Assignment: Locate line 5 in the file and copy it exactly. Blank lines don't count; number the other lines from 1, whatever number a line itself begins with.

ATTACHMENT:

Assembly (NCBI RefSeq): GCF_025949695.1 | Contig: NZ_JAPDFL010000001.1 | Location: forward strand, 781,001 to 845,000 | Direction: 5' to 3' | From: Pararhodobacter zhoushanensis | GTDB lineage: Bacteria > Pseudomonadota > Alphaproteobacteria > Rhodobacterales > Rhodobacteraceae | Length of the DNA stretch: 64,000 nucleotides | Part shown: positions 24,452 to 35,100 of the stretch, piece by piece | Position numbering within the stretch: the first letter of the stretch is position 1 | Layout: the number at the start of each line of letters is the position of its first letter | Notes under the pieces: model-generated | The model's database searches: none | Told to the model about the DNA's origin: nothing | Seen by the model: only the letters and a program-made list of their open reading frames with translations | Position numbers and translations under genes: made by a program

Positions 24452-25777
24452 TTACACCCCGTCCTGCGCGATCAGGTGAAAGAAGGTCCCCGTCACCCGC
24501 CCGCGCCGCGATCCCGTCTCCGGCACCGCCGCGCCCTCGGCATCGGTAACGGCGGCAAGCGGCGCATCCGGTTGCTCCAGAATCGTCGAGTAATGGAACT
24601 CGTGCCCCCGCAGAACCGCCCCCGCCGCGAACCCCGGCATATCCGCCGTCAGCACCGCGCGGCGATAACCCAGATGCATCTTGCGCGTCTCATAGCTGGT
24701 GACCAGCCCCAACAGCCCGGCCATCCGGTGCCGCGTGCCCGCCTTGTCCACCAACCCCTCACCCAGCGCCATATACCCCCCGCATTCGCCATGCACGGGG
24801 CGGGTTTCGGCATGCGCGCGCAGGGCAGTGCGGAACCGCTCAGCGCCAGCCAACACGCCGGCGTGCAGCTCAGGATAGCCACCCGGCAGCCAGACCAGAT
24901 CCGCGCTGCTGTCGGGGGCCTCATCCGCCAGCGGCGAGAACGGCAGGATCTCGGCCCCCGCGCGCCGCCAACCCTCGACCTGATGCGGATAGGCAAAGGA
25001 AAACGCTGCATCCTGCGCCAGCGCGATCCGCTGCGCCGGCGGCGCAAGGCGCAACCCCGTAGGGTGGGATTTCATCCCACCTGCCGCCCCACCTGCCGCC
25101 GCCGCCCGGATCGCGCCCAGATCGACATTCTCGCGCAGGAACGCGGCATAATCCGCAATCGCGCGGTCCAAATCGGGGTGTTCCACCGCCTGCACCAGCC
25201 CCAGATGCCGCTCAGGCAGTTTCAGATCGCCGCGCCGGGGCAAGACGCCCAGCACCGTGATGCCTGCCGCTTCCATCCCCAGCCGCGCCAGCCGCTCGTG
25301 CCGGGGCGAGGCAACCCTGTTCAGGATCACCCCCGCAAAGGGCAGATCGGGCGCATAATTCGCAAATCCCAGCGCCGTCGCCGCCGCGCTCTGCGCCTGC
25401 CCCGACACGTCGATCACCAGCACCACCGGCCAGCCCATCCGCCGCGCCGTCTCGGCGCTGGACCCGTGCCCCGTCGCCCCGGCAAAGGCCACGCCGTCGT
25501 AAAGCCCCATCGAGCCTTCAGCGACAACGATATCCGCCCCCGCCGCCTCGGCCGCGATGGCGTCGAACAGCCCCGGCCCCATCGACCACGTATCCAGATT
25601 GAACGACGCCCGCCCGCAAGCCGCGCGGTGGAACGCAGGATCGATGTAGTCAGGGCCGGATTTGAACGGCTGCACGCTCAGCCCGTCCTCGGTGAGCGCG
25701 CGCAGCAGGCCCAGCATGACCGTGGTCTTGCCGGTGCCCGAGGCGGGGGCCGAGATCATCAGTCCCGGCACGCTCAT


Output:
24601 CGTGCCCCCGCAGAACCGCCCCCGCCGCGAACCCCGGCATATCCGCCGTCAGCACCGCGCGGCGATAACCCAGATGCATCTTGCGCGTCTCATAGCTGGT